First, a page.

As it turns out you don’t get ALL the Shadow Warden dailies and ALL the Druid of the Talon dailies once you’ve unlocked both. You do your dailies outside, as usual, pop into the Firelands and do those initial dailies, as usual, then you get to choose which side’s dailies you’d like to do.
No-brainer there for me then. Jumping off cliffs and getting my ass roasted by birds, or slamming through spiders my hunter can also skin for all their leathery goodness? (No. Don’t ask me how a spider – a fiery spider – can be skinnable. I don’t wanna know and I can’t wait for the pair of fiery red and yellow boots those are going to make me. Shut up there with your realism, you.)
So anyway, quick recap for the 2 people who may not yet have jumped on the Firelands daily bandwagon.
1. Do a bunch of quests in Hyjal
2. Open up the dailies at the Sanctuary of Mallorne. Get enough tokens to:
3. Open up the initial dailies in the Firelands. Get enough tokens by rinse-repeating 2-3 to:
4. Open up the second set of dailies in the Firelands. Once both second sets are open, pick one every day. (Note that it’s worth doing the dailies on each side at least once since there are achievements tied up with interacting/saving/tickling various NPCs.)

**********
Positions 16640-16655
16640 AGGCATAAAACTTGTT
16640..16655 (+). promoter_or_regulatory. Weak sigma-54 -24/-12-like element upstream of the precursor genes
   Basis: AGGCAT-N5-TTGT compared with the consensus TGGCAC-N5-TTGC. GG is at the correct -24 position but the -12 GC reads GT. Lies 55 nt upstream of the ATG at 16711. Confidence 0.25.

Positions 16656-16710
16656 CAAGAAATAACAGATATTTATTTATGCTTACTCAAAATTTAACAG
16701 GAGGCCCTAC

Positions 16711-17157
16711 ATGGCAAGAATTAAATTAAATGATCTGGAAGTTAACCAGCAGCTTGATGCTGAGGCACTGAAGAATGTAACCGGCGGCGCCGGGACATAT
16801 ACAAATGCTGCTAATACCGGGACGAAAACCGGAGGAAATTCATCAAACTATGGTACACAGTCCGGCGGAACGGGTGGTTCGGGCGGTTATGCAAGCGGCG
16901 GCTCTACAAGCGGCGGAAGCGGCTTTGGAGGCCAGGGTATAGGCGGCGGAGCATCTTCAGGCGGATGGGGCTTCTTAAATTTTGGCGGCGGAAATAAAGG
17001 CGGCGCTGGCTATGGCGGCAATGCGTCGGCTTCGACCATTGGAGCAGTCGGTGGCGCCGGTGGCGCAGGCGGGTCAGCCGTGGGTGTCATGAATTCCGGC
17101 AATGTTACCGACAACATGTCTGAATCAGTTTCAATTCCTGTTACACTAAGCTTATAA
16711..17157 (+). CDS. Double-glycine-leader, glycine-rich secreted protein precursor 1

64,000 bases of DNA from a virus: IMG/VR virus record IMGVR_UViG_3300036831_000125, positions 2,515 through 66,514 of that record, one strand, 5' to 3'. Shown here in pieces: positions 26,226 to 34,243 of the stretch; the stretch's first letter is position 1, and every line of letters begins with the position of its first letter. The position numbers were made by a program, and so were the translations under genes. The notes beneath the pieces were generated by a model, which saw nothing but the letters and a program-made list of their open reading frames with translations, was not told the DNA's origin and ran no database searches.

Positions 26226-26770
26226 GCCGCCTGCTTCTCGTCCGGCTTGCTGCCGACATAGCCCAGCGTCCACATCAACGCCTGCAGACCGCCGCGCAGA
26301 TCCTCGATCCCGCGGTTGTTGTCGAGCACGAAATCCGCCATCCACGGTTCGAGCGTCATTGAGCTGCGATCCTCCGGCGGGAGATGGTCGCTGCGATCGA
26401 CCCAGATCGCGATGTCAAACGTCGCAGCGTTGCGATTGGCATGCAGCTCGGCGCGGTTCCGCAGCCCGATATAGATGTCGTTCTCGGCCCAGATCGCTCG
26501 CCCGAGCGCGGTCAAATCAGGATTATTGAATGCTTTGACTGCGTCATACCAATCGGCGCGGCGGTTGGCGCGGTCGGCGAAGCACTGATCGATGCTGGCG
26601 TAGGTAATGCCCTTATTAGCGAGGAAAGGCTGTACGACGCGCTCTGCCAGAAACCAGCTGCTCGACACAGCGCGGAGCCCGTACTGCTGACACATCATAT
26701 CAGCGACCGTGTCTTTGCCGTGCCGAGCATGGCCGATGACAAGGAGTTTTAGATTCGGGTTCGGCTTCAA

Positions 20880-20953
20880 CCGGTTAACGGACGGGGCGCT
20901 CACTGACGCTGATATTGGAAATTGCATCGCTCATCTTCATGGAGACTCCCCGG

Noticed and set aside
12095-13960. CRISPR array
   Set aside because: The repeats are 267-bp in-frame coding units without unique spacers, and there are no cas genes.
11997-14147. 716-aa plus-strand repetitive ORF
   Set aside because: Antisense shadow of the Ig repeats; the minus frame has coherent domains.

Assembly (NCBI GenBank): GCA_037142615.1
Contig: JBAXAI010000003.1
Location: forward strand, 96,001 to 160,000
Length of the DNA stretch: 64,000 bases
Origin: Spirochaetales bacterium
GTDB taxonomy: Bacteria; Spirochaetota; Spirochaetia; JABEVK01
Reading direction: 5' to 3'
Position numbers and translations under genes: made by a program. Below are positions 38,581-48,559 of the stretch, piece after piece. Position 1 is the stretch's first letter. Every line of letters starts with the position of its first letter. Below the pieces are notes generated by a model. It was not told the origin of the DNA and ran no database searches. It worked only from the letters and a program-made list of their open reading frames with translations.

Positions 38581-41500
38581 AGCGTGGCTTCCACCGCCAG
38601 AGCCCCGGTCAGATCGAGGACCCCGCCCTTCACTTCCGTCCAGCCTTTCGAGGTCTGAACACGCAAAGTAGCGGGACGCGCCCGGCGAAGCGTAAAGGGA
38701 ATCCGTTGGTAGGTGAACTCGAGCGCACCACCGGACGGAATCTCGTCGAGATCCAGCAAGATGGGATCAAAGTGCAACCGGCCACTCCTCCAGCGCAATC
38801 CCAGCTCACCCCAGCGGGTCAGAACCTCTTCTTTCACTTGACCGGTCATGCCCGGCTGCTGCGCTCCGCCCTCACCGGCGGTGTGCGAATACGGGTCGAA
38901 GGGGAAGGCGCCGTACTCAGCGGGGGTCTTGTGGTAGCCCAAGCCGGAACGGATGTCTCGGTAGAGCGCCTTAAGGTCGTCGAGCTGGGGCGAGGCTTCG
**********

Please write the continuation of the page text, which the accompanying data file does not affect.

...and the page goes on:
5. Repeat 2-4 until you open up the final set of dailies, which is more like one daily in fact.
6. Repeat 2-5 until your head falls off — I haven’t finished each of the last 3 quests, so I don’t know what happens after. I am anticipating an earth-shattering kaboom
*cough* Anyone got a TSW beta spot? *cough*
This is only going to interest those who are actually playing WoW and working through the Firelands dailies content, but I figured I’d post it anyway because it’s been irking me for a few days now.
The dailies come in several phases, and one of those gives you the choice of unlocking either the “Druids of the Talon” quests or the “Shadow Wardens” quests. You’ll end up unlocking both in any case, but since I have 2 level 85 chars I decided to pick different ones to open first on each character, just to compare what they were like.
It may be just me, but the Druids of the Talon content is a pain in the ass. The initial daily requires you to talk some druid type through some really nasty fire, said fire being stupidly deadly and full of mobs that want to tear your poor escort druid to shreds. Deaths the first time: 3. So maybe I suck at that – the point is, the initial daily for the Shadow Wardens just requires you to fight your way up a slope, and if anyone else is also fighting their way up you can jump in at any point. And remember, you’ll be doing this one too every day.